N70 was prepared by ligating FP34(linker) with N36(S546C) as described previously (15). The construct N70(L6)C39 was prepared in an identical manner by ligating FP23(linker) with N47(L6)C39 and it was designed to model the folded hairpin including the N-terminal FP region (fig. 2C). Ligation reactions were purified by RP-HPLC using a C4 semi-preparative column and a linear gradient, with ligation product N70 or N70(L6)C39 eluting as a single isolated peak whose mass was confirmed by mass spectroscopy. N70(L6)C39 was refolded by dialysis into 10 or 20 mM formate buffer at pH 3.0 with 200 μM TCEP and stored at 4 °C, while N70 was lyophilized and stored under Argon at −20 °C. Quantification was based on the bicinchoninic acid assay (N70) or UV absorption at 280 nm (N70(L6)C39).
POPC:POPG:chol (8:2:5 molar ratio) LUVs with ~100 nm diameter were prepared through extrusion as described previously in a 25 mM HEPES pH 7.5 buffer and with total POPC + POPG + chol concentration of 225 μM (17). This composition reflects: (a) choline being the dominant headgroup of membranes of host cells of HIV; and (b) the cholesterol and negatively charged headgroup content of these membranes (18).
A fluorescence assay was used to probe gp41 construct-induced intervesicle lipid mixing which is one feature of vesicle fusion (19). The protocol for the assay has been previously described (20). A Fluorolog-2 fluorimeter was used to follow fluorescence changes in 1.2 mL LUVs under constant stirring at 37 °C following addition of 7 to 130 μL aliquots of peptide/protein solution. Peptide and protein samples were purified by HPLC and were either lyophilized or dialyzed extensively (minimal 10,000:1 dilution) to remove acetonitrile that may affect the lipid mixing assay. The samples were of high purity (approximately 95%) based on both HPLC and electrospray mass spectroscopy analysis. Peptide/protein solutions were prepared with either: (a) 40 μM peptide or protein in “Buffer” that contained 10 mM formate and 200 μM TCEP at pH 3.0; or (b) 80 μM peptide or protein in “Detergent” that contained 10 mM formate, 0.5% D-malt, and 200 μM TCEP at pH 3.0. Low pH was required to maintain solubility of N70(L6)C39. An aliquot of the protein solution was added to the LUV solution and the final pH was 7.2-7.3 with maximal protein concentration of 4 μM. A small fraction of the LUVs were “labeled” with fluorescent and quenching lipids and protein-induced fusion with unlabeled vesicles resulted in increased fluorophore-quencher distances and higher fluorescence. After addition of protein, the time-resolved change in fluorescence, ΔF(t), was measured, and then 12 μL of 10% Triton X-100 was added to completely solubilize the lipids and cholesterol, creating maximal separation between fluorophore and quencher phospholipids. The consequent maximum fluorescence change, ΔFmax, was calculated as the difference between the fluorescence following addition of Triton and the initial LUV fluorescence (without protein). Small changes in fluorescence were observed upon addition of Buffer or Detergent alone to the LUV solution and both ΔF(t) and ΔFmax were corrected for changes due to Buffer or Detergent alone. The “% Lipid Mixing” or M(t) was calculated using M(t) = ΔF(t)/ΔFmax × 100. All lipid mixing assays were repeated minimally in triplicate using different vesicle preparations and different batches of peptide and protein. For replicates using the same vesicle and protein or peptide preparations, the typical range of variation in the long-time value of M(t) was ±2%. For different batches of the fusogenic peptide FP34, the maximum variation was ±8% and for N70, the maximum variation was ±6%. These peptides always demonstrated a clear dose response and the batch-to-batch variations may be due to differences in concentration of the hydrophobic peptides dissolved in aqueous solutions from lyophilized stocks.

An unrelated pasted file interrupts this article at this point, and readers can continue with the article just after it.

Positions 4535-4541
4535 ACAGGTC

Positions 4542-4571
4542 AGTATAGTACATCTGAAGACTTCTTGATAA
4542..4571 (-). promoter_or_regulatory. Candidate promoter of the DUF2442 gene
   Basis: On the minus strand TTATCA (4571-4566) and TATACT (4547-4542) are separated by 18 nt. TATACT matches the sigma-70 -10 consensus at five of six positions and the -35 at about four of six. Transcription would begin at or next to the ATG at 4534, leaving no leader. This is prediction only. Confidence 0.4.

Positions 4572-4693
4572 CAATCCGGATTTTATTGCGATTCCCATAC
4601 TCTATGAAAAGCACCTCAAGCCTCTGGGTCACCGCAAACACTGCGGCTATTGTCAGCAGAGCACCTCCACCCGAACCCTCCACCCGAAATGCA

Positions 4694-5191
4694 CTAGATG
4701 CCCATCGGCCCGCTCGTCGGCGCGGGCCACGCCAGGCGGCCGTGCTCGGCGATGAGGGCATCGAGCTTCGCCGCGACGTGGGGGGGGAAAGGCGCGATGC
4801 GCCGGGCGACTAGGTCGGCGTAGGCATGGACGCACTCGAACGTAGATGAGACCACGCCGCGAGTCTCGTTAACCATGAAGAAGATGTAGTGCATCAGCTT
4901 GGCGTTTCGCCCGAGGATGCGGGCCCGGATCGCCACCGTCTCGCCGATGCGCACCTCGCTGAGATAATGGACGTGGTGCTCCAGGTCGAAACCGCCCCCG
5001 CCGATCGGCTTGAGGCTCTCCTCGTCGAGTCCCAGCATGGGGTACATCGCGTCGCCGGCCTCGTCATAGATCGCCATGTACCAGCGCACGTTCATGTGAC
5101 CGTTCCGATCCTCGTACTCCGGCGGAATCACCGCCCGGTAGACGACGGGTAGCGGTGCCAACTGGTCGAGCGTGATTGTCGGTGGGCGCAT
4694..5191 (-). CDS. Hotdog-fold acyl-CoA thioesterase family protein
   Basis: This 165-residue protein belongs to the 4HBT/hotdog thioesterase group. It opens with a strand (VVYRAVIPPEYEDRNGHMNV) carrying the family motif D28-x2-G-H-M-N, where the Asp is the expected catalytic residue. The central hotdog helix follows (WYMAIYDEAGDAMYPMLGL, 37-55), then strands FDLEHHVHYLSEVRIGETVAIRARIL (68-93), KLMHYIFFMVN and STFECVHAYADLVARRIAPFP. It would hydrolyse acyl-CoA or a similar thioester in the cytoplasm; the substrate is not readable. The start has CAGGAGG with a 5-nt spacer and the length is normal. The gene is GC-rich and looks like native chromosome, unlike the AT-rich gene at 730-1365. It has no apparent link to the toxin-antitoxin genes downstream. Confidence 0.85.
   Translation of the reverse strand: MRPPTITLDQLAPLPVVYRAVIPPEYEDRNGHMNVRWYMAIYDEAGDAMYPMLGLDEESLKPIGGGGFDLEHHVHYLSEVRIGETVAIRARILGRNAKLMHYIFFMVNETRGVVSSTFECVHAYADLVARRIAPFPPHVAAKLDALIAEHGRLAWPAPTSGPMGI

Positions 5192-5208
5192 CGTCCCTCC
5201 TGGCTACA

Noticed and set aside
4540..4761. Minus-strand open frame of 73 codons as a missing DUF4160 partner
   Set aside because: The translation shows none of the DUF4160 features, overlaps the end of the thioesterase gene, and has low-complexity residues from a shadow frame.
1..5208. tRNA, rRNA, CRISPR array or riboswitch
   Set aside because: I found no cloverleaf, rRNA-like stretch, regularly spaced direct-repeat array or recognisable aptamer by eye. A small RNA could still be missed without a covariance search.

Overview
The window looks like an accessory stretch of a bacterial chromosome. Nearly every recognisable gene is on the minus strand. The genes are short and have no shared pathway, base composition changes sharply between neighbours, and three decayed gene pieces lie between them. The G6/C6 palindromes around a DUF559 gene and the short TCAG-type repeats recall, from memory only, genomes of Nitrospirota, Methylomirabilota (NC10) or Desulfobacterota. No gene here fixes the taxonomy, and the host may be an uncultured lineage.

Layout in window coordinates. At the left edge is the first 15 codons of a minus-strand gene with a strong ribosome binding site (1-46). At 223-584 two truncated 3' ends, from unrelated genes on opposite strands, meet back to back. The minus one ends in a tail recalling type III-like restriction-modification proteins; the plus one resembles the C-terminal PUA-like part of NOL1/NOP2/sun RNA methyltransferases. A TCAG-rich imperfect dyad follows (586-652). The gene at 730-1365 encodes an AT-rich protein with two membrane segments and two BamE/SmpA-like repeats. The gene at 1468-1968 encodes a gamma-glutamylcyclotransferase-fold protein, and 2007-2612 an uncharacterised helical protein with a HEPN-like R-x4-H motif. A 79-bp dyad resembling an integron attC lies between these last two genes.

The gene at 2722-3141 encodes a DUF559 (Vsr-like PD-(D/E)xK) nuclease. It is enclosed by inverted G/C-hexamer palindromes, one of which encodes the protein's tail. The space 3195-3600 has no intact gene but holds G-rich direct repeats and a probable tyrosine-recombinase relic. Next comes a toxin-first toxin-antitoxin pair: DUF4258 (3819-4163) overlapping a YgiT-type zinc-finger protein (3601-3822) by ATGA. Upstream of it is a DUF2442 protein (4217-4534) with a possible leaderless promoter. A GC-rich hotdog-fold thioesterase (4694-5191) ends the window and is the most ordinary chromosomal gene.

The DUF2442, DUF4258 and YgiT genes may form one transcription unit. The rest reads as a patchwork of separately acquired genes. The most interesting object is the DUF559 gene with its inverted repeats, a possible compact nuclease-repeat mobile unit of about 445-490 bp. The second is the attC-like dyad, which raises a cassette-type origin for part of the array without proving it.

Protein-induced formation of larger vesicle bodies was qualitatively measured using transmission of visible radiation through the vesicle solution. Larger particles scatter more radiation and result in reduced absorbance. The assays were done with the same protein, lipid, and cholesterol concentrations and the same temperature as were used in the lipid mixing assays. A SpectraMax M2 microplate reader from Molecular Devices was used to measure the absorbance at 405 nm for a solution containing 200 μL of POPC:POPG:chol LUVs in 25 mM HEPES pH 7.5 buffer. Aliquots of protein at 40 μM in Buffer (22 μL) or at 80 μM in Detergent (11 μL) were then added to the vesicle solution and after 10 min incubation time, the absorbance at 405 nm was measured and the absorbance difference determined from subtraction of the vesicle-only value. All measurements were done in triplicate. For the FP34, N70, and N47(L6)C39 constructs, there was negligible change in absorbance at 405 nm when the protein was added to 25 mM HEPES pH 7.5 buffer which did not contain LUVs.